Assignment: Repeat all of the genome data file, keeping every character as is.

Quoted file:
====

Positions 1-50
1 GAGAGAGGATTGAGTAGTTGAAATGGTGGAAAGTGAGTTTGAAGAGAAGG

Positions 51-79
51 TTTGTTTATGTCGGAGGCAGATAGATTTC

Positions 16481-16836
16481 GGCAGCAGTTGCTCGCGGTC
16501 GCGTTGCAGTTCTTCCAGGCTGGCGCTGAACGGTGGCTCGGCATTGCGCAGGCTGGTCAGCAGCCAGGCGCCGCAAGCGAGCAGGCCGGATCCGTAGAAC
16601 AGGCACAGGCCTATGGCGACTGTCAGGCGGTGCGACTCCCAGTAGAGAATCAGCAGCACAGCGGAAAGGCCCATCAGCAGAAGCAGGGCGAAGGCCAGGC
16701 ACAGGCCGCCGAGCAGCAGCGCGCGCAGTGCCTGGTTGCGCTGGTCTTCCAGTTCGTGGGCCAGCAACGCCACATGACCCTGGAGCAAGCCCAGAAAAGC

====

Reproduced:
Positions 1-50
1 GAGAGAGGATTGAGTAGTTGAAATGGTGGAAAGTGAGTTTGAAGAGAAGG

Positions 51-79
51 TTTGTTTATGTCGGAGGCAGATAGATTTC

Positions 16481-16836
16481 GGCAGCAGTTGCTCGCGGTC
16501 GCGTTGCAGTTCTTCCAGGCTGGCGCTGAACGGTGGCTCGGCATTGCGCAGGCTGGTCAGCAGCCAGGCGCCGCAAGCGAGCAGGCCGGATCCGTAGAAC
16601 AGGCACAGGCCTATGGCGACTGTCAGGCGGTGCGACTCCCAGTAGAGAATCAGCAGCACAGCGGAAAGGCCCATCAGCAGAAGCAGGGCGAAGGCCAGGC
16701 ACAGGCCGCCGAGCAGCAGCGCGCGCAGTGCCTGGTTGCGCTGGTCTTCCAGTTCGTGGGCCAGCAACGCCACATGACCCTGGAGCAAGCCCAGAAAAGC